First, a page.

The idea to make hammocks was born on a sailing adventure in the Caribbean, but the cornerstone for the unique design, cutting-edge functionality and high quality products, is the strong Nordic outdoor tradition.”
I was sent their new Segl hammock to review and test; a simple, single panel hammock with an integral hanging kit.
Material -20D Robic Nylon (30% stronger than regular nylon)
Weight - Hammock: 7oz / 200g
Suspension straps: 5oz / 130g
Carabiners and buckles: 3oz / 90g
Capacity - 330 lb / 150 kg max weight
One person hammock
Max length: one size fits all.
Pack size - 6 in x 4 in x 4 in / 15 cm x 10 cm x 10 cm
Amok Segl Hammock on test:
The Segl is a simple, open, gathered-end design using lightweight ripstop nylon fabric. There are no seams in the main sleeping area, so when lying out this means the fabric stretches evenly with no stitching to create any uneven tension. Laid out diagonally, as is the usual technique with many modern lightweight hammocks, there is a very large surface area to exploit. Not all hammocks allow flat lying, yet despite being classed as a 'day' hammock or as Amok call the Segl, an 'Everyday hammock', it still allows you to use a sleeping pad at night thus getting the essential insulation needed under you.
The hanging kit being built in is a plus, reducing the need for attaching lines or whoopies, so set up is easy using trees of the correct dimensions. I have found the tree hugger straps to be adequate at 3 metres. You can either make a simple loop once around the tree or object and clip the aluminium carabiner straight back over the strap or, as pictured below, loop round twice to make a more even brace.
Any trees that are wider apart, or a larger circumference than the provided straps allow and you would need to be adding more slings or roping. Personally, I'm confident in improvising, but it's a consideration with this hammock. Essentially, using young trees or adequate boughs spaced correctly are best for this hammock to avoid carrying extra gear.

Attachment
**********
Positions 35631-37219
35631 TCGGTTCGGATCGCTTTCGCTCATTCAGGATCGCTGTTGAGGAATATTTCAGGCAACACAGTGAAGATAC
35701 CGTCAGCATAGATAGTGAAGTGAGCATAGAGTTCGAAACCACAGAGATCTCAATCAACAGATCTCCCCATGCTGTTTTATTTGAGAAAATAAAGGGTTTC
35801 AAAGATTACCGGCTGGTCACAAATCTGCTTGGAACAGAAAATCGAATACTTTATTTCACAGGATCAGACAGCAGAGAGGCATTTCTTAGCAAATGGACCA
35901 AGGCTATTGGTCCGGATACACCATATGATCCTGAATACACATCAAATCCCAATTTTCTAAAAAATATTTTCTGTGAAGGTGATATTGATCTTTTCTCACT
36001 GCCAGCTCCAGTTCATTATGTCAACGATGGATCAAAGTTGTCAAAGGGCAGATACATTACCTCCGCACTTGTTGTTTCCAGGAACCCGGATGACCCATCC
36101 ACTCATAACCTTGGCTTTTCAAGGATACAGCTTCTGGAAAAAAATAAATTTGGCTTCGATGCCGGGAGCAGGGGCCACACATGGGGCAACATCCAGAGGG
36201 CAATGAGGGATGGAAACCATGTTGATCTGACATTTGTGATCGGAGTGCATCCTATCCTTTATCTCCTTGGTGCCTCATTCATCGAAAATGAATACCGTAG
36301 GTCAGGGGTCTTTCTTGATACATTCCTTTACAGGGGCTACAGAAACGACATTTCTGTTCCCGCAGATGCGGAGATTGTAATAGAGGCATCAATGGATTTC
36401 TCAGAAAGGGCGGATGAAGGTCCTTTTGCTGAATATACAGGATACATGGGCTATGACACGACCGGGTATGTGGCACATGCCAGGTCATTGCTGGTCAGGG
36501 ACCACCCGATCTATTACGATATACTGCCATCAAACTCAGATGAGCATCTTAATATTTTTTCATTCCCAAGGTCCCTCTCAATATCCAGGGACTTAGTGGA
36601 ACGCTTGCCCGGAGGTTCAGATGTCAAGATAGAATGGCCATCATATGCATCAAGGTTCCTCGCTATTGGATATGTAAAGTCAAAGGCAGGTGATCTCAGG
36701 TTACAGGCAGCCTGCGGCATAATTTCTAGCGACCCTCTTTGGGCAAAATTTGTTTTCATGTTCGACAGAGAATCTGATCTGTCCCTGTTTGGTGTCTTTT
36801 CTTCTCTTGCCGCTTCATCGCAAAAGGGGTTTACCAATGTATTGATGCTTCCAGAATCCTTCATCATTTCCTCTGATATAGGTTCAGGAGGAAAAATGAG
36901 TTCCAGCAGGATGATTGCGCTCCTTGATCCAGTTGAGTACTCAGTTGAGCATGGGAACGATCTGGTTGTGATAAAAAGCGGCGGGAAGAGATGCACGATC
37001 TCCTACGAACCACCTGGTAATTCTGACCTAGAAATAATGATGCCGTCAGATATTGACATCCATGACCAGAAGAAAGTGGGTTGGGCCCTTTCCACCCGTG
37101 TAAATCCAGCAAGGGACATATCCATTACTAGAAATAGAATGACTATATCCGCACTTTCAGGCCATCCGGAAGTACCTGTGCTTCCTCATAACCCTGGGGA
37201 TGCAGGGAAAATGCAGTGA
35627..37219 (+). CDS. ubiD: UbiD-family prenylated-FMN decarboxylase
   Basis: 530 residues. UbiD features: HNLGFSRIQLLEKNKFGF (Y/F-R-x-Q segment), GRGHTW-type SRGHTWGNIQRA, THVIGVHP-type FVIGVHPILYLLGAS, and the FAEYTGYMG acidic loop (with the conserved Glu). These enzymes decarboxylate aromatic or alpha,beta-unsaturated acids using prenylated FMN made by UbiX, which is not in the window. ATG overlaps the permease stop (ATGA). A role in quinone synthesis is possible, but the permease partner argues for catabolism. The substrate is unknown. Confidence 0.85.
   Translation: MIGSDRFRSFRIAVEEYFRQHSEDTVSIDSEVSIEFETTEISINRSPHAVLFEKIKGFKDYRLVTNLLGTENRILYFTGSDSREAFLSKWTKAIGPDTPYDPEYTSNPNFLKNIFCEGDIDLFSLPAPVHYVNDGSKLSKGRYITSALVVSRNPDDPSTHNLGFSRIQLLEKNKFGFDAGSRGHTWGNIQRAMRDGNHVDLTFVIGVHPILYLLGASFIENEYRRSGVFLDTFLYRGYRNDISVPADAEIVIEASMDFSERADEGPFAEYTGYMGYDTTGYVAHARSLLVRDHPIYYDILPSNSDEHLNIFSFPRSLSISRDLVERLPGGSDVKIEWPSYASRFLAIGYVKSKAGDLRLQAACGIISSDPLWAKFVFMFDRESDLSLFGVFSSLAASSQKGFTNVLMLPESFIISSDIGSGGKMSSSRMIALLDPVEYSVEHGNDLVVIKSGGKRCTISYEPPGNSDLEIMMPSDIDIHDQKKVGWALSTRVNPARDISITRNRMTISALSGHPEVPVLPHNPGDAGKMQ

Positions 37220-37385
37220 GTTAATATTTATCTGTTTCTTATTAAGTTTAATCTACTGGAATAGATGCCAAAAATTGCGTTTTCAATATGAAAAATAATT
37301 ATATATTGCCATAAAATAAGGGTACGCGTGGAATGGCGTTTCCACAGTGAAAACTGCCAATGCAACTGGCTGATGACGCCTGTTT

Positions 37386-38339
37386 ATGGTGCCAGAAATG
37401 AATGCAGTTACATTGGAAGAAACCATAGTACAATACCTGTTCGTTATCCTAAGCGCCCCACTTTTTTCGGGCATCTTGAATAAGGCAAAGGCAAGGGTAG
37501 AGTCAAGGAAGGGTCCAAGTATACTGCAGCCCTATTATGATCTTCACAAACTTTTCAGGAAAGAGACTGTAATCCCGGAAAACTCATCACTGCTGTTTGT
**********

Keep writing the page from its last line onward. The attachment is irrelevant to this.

The cinching buckle system is easy to adjust and once under tension is very firm. It is important to have all the strapping running evenly through the buckle and ensure there is no twisting, otherwise it won't work properly and slips. Set up correctly and there was no slippage as I climbed in for that tentative lie down to test it for the first time.
The Segl lacks a bug net, so you're unlikely to be sleeping in it in a Scottish forest in mid-June. However, I will gladly use this hammock under a tarp in autumn and winter avoiding any bugs and I know I can get a full winter mat diagonally across it and sleep comfortably.
The hammock is light enough to throw in a bag and use as a luxurious seat on a lunch break on a walk, yet generous enough to be a main sleep system option.
I don't have much to criticise about its functionality; It works well and has good design features and crucially it is very comfortable. However, what really lets it down is its price. Despite it having the integrated hanging gear, I find the online price of approximately £105 a bit too much. It is after all a simply designed hammock made from nylon, with no bug protection or extras, such as a mat sleeve or any storage solution other than a built in bag for packing it away. There are other cheaper options out there with better features.
Where the Segl does win for me though is the small pack size: a low weight of 420g all in is impressive. I have added a tarp, pegs and a sleeping mat to total 1100g which fits neatly in an ultralight bracket for longer adventures.
It stows away nicely and I've been happy using it overnight as a camping option and this summer it's been in my car and I've used it for a snooze on the odd summer evening. Although it is designed for one adult, I can fit my two children in it and they love lying about in it. It is certainly more than just a garden hammock and I will be happy to use it on hikes in forested areas in the future.